When considering animal models of PD induced symptoms, there is a long history of animal research which has directly resulted in the therapeutic strategies used to treat humans—a fact which directly refutes claims that induced animal models of PD are of limited value.

Take for example, levodopa (L-DOPA), the most common drug used to control symptoms of PD and Parkinsonism—any condition that causes a combination of the movement abnormalities seen in PD. The use of L-DOPA in alleviating PD related symptoms was discovered by an animal researcher named Arvid Carlsson. He found that rats slowly given reserpine (a drug that depletes dopamine in the brain) lost their ability to move their muscles, and that this state could be rescued by administering L-DOPA. L-DOPA works because it can get inside the brain (cross the blood brain barrier), where neurons use it to make extra dopamine, the missing chemical messenger in PD.

Image from Understanding Animal Research

Carlsson’s research launched a prolific body of animal research in the sixties and seventies, where, using rodents and primates, it was discovered that reserpine resulted in the initial release of many neurotransmitters—not just dopamine, followed by the inability to store and depletion of existing stores of neurotransmitters. This knowledge prompted the development of other animal models of induced PD. Among those, the use of toxins like 6OHDA, MPTP or rotenone produced models with various courses and symptoms severity but common motor symptoms of bradykinesia and rigidity. The development of these models also provided clues on mechanisms of neuronal cell loss in PD and the relationship between the exposure to pesticides and increased risk of developing PD. Further animal research demonstrated that prolonged use of L-DOPA in these characterized models results in debilitating involuntary movement (dyskinesia)—a major drug-induced adverse event of PD—thus limiting its use for very long term treatment.

In most cases of PD, however, early L-DOPA treatment of PD guarantees a quality of life standard for many years that could not previously have been realized—a significant fact for those with the disease as well as their caregivers.

That research, in turn, led to the recognition that other drugs derivatives such as amphetamine, MK-801, amantadine and memantine, drugs that increase DA directly or indirectly, were effective in ameliorating PD related symptoms—all made possible thanks to #AnimalResearch. Carlsson subsequently won the Nobel Prize in 2000 in Medicine/Physiology for this research.

Another primary PD treatment with high efficacy is Deep Brain Stimulation (DBS), an invasive surgical procedure which is usually recommended when the L-DOPA-induced dyskinesias become themselves disabling and justify the surgical risk. Notably, DBS was extended to treat many other diseases including Dystonia, Epilepsy, Essential tremor, and obsessive-compulsive disorder (OCD), and is being tested as a treatment for Addiction, Chronic pain, Cluster headache, Dementia, Major Depression, Huntington’s disease, Multiple sclerosis, Stroke recovery, Tourette syndrome and Traumatic brain injury. DBS was logically designed and strictly based on extensive research in the 70s and 80s on the anatomy and normal and pathologic functions of the basal ganglia nuclei. Many open questions about mechanism, efficacy and efficiency, identification of novel brain targets and optimization of current ones have been researched using rats, mice and primates.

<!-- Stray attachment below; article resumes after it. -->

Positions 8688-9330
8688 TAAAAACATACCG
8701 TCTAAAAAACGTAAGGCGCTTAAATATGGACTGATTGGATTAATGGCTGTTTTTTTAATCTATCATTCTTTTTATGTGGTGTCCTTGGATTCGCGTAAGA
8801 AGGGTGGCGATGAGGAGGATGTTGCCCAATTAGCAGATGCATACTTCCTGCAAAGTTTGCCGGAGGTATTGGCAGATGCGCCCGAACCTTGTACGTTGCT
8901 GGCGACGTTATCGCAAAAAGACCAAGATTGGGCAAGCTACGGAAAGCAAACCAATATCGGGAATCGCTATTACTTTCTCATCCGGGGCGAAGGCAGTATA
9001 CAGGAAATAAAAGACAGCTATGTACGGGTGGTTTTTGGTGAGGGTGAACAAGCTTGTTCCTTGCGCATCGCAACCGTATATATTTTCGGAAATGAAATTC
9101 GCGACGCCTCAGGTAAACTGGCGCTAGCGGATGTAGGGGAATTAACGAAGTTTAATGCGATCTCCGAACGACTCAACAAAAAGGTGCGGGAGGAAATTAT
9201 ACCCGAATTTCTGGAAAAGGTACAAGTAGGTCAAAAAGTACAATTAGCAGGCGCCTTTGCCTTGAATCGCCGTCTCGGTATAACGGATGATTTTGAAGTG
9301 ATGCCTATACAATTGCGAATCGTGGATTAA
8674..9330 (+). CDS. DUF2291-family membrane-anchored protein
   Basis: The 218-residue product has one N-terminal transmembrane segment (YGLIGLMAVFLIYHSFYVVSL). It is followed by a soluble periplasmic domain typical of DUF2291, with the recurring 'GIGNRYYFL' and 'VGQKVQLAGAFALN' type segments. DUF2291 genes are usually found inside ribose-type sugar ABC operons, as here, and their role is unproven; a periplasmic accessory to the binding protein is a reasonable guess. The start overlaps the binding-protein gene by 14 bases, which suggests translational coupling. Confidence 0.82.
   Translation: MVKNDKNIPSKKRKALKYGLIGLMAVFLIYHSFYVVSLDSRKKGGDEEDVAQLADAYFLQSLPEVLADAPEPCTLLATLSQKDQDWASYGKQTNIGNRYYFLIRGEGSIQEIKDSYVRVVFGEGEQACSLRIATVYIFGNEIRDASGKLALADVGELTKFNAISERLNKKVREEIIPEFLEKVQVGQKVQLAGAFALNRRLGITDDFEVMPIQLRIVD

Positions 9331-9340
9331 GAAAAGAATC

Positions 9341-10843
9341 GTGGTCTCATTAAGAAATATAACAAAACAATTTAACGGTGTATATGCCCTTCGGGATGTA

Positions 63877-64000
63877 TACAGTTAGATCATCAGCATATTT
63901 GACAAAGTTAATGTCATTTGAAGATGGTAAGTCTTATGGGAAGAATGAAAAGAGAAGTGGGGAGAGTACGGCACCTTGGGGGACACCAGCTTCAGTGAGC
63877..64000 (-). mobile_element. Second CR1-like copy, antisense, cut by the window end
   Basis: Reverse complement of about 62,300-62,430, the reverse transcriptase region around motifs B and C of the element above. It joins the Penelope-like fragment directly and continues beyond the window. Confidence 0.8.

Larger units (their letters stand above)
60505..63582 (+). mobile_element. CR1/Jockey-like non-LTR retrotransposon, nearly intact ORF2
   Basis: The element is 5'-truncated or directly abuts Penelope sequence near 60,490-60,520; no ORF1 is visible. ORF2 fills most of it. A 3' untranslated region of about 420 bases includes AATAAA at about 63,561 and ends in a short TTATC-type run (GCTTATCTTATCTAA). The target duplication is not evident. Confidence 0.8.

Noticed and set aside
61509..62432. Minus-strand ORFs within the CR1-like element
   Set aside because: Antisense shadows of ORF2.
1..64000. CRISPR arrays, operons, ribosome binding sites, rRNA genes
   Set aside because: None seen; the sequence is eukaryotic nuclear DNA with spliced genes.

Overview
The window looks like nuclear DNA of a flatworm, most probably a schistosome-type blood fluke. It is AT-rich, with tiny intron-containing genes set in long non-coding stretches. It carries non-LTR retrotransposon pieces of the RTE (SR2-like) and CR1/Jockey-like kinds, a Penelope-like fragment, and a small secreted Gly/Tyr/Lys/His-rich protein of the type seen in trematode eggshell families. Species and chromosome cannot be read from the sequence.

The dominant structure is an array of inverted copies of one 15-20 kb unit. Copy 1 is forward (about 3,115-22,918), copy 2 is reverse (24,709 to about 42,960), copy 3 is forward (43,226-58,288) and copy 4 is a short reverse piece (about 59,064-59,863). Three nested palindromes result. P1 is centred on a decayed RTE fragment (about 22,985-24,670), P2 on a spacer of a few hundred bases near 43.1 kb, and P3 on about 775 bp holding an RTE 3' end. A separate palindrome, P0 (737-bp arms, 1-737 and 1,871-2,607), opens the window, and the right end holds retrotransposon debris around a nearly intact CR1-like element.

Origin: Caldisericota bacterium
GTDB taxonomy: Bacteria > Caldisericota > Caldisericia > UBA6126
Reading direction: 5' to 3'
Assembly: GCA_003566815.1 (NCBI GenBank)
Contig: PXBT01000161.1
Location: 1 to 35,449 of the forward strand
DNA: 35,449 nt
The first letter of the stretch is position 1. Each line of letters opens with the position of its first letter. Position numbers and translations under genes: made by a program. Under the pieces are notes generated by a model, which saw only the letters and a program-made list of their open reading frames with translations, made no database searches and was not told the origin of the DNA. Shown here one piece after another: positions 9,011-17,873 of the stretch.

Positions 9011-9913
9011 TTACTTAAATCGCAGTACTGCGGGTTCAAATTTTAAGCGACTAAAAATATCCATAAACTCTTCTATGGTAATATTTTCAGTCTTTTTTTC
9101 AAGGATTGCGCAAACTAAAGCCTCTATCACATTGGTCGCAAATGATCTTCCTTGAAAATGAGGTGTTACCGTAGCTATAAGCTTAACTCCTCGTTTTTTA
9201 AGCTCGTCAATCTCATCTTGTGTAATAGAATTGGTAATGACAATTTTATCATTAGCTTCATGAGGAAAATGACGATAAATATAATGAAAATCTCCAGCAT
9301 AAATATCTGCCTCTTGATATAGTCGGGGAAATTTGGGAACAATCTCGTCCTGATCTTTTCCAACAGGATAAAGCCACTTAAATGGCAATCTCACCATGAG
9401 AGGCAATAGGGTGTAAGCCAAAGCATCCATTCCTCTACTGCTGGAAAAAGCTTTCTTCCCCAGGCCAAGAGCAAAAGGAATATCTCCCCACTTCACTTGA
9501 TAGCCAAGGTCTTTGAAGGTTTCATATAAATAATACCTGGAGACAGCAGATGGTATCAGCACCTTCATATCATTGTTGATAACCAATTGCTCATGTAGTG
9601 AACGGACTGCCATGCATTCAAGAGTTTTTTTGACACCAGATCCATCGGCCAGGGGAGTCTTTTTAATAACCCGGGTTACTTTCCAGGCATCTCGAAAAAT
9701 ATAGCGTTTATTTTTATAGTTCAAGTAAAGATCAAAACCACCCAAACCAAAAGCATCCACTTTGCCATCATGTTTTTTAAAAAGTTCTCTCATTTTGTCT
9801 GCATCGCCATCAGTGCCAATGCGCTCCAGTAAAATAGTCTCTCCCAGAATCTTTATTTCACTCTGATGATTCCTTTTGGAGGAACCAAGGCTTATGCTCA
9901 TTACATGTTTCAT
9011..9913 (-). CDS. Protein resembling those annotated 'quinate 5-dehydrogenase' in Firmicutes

The early research using animal models for DBS, however, owes much to basic primate research. Starting in the 1970s, Mahlon DeLong used recordings of individual neurons in various regions of the brain that are part of the basal ganglia, to meticulously characterize the functions of neurons as animals performed movements (e.g., here, here, here and here). Over the next several years, primate research yielded a working understanding of the circuitry underlying motor control in the brain. By this time, researchers understood that it was the loss of dopamine-producing neurons in the basal ganglia neural network that contributed to PD onset and had access to a reliable primate model to study the pathology associated with the symptoms.

In the early 1980s, after reports described how a few young people, in their 20s, developed severe PD-like symptoms after injecting themselves with a synthetic heroin, scientists determined that the cause was an impurity later known as 1-methyl-4-phenyl-1,2,5,6-tetrahydropyridine (MPTP). MPTP selectively kills some of the same neurons lost in PD. After it was found that the toxin was ineffective in inducing PD-like motor symptoms in rats but from clinical experience, was highly effective in humans, researchers developed a MPTP-induced non-human primate (monkey) model of PD. The monkey model recapitulated most of the motor symptoms, bradykinesia, rigidity, postural imbalance, freezing but less so of tremor (not a basal ganglia symptom).